On 19 May 2017, Swedish prosecutor Marianne Ny announced the end of a preliminary investigation into an allegation of rape against WikiLeaks founder Julian Assange. But Assange is staying exactly where he is. At least until he receives assurances that he won’t be extradited to the US if leaves the Ecuadorian Embassy in London.
Assange’s fears are entirely valid. Not only is there a sealed indictment ready for his prosecution, but senior US officials are actively examining specific charges. The Metropolitan Police, meanwhile, have issued a statement saying that Assange would be arrested for skipping bail if he left the embassy. And it is entirely feasible that, once Assange is held by the British police, a US arrest warrant and extradition order could be issued.
US authorities are reportedly preparing charges against Assange. These charges could include conspiracy, theft of government property, or violating the Espionage Act. Regarding the latter, CIA Director Mike Pompeo explained that WikiLeaks had allegedly “directed Chelsea Manning to intercept specific secret information, and it overwhelmingly focuses on the United States”.
A clue to how Pompeo would effect a prosecution was provided when he told the Center for Strategic and International Studies that:
It is time to call out WikiLeaks for what it really is: a non-state hostile intelligence service often abetted by state actors, like Russia.
Pompeo also added that, as Assange is not a US citizen, he “has no First Amendment freedoms”.
And now, US Attorney General Jeff Sessions has declared that Assange’s arrest is a “priority”. Indeed, he stated:
We’ve already begun to step up our efforts and whenever a case can be made, we will seek to put some people in jail.
Assange prosecution trail uncovered
In fact, the US ‘efforts’ to make a case against Assange began some nine years back.
In 2010, WikiLeaks published a March 2008 US Army Counterintelligence Centre report, marked ‘Secret’, as U.S. Intelligence planned to destroy WikiLeaks.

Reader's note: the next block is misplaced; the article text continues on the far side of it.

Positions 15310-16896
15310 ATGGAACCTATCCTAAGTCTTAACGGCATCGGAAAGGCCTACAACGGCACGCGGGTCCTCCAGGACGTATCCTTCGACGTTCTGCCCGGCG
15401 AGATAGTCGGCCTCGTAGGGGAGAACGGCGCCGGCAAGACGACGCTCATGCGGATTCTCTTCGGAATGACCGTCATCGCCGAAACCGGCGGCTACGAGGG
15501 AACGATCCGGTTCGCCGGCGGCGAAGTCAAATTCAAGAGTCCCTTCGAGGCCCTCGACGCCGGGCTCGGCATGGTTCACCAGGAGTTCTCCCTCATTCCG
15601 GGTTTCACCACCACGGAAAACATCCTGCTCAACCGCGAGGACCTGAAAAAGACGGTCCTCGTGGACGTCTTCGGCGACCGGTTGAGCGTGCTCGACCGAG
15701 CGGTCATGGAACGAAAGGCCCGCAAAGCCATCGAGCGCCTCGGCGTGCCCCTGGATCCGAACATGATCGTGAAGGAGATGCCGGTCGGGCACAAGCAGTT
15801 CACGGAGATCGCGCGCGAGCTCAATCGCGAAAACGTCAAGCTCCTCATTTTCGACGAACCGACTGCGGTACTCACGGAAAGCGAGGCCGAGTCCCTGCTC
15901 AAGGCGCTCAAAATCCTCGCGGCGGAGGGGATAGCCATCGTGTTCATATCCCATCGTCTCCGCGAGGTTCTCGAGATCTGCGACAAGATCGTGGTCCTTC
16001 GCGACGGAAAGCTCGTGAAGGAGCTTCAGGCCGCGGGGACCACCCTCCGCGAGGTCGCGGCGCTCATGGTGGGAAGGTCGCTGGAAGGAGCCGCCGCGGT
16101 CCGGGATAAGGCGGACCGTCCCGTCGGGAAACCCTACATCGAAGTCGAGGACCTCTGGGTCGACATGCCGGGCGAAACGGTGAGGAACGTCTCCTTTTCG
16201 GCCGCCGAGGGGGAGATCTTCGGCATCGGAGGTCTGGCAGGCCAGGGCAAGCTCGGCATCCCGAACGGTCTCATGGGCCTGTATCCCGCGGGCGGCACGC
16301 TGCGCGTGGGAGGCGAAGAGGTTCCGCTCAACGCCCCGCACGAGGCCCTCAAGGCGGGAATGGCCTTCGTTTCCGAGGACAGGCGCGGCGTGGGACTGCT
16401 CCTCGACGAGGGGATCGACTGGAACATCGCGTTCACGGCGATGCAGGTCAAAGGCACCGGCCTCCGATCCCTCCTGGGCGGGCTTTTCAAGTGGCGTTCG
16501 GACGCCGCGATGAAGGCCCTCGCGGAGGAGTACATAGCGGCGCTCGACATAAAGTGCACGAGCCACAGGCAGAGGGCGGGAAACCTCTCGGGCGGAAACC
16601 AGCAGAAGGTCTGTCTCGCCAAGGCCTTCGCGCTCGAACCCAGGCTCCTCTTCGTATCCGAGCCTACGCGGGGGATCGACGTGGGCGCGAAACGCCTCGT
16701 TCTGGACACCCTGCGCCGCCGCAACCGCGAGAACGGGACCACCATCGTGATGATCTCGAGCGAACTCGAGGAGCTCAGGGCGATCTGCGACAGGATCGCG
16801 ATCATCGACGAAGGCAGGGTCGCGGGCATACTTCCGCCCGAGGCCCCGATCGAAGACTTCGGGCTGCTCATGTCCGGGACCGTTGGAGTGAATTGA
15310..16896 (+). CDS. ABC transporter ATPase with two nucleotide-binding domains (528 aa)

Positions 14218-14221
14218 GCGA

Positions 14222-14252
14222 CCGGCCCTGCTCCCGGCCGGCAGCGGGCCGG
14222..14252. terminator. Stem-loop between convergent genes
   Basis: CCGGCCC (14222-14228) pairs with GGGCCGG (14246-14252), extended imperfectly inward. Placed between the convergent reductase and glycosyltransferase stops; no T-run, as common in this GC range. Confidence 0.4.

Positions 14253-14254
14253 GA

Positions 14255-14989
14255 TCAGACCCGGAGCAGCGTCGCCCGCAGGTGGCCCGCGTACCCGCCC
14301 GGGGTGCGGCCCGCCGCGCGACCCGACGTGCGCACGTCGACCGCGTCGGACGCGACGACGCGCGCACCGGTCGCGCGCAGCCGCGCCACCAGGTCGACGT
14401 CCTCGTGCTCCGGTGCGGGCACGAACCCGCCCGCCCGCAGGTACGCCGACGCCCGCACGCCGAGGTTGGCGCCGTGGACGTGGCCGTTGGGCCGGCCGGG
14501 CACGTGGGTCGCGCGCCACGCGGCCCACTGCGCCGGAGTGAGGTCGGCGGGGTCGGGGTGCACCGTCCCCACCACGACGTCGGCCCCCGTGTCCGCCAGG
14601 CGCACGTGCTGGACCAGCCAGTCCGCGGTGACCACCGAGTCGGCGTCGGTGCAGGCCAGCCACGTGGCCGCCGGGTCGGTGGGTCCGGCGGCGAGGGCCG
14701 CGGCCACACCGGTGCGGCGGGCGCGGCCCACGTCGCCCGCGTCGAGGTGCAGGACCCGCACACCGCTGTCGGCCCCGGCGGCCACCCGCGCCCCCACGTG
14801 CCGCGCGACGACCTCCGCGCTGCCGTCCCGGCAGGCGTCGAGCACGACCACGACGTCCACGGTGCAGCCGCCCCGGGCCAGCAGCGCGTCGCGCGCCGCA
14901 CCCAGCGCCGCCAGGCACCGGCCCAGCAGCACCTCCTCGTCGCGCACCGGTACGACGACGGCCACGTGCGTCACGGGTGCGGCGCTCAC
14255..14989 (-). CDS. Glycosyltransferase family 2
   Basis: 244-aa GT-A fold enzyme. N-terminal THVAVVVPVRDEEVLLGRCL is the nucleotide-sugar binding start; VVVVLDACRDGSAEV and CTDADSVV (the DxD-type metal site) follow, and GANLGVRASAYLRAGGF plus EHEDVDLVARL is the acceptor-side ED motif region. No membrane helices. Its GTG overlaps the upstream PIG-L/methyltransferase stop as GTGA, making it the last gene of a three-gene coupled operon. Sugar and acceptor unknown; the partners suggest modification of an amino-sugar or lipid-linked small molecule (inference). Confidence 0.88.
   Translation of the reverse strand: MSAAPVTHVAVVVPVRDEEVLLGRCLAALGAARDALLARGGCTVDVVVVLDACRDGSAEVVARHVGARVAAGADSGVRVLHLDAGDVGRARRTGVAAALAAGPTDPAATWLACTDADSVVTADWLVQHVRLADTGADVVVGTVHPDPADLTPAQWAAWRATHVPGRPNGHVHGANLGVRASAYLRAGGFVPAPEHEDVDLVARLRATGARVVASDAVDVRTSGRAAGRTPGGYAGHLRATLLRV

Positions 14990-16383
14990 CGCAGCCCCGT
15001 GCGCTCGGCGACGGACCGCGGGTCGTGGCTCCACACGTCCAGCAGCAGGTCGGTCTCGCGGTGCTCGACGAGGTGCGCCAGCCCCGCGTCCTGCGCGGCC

The report recommends [pdf, p1]:
The identification, exposure, termination of employment, criminal prosecution, legal action against current or former insiders, leakers, or whistlblowers [sic] could potentially damage or destroy this center of gravity and deter others considering similar actions from using the Wikileaks.org Web site.
Subsequently, a hacked email dated 26 January 2011 from Sean Noonan (of private intelligence agency Stratfor) provided confirmation that prosecution of Assange was underway. The email was headed “Not for Pub — We have a sealed indictment on Assange. Pls protect”. Stratfor’s Fred Burton also proposed that Assange should be waterboarded.
The cable states [pdf p8]:
Concurrently, District Court Judge Liam O’Grady of the Eastern District of Virginia (where reportedly a WikiLeaks Grand Jury has been convened) denied a motion to unseal documents because doing so ‘at this time would damage an ongoing criminal investigation’.
On pages 10 and 11 [pdf] a facsimile from the WikiLeaks Grand Jury refers to a decision to delay the unsealing of the indictment.
Australian government in the loop
Another government document from Australia states [pdf]:
- “US officials have announced publicly that an investigation into Wikileaks has been underway” – (p14)
- “On 29 November 2010 the US Attorney-General, Holder, said that there was an active ongoing criminal investigation with regard to this matter [the Wikileaks affair]” – (p17)
- “The US investigation into possible criminal conduct by Mr Assange has been proceeding for more than a year” – (p39)
And the most likely charge?
In a 2013 affidavit, Assange stated:
In Alexandria, Virginia, a Grand Jury has been empanelled for the past three years to explore ways to prosecute WikiLeaks for its publishing work. It has identified seven civilians, including the ‘founders, owners or managers of WikiLeaks’. The Grand Jury’s case number is 10GJ3793.
The late Michael Ratner, Assange’s US lawyer, was certain about the most likely charge:
It is unlikely that British authorities would refuse to co-operate with the US authorities in extraditing Assange. But such a move would be challenged in the British courts. There’s also a possibility that Assange could be tried in absentia.
In short, there may well be much more drama to come – and very soon. Unless, of course, Assange has an ace card up his sleeve in the form of sensitive information that could embarrass US authorities further.
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Featured image via Flickr Creative Commons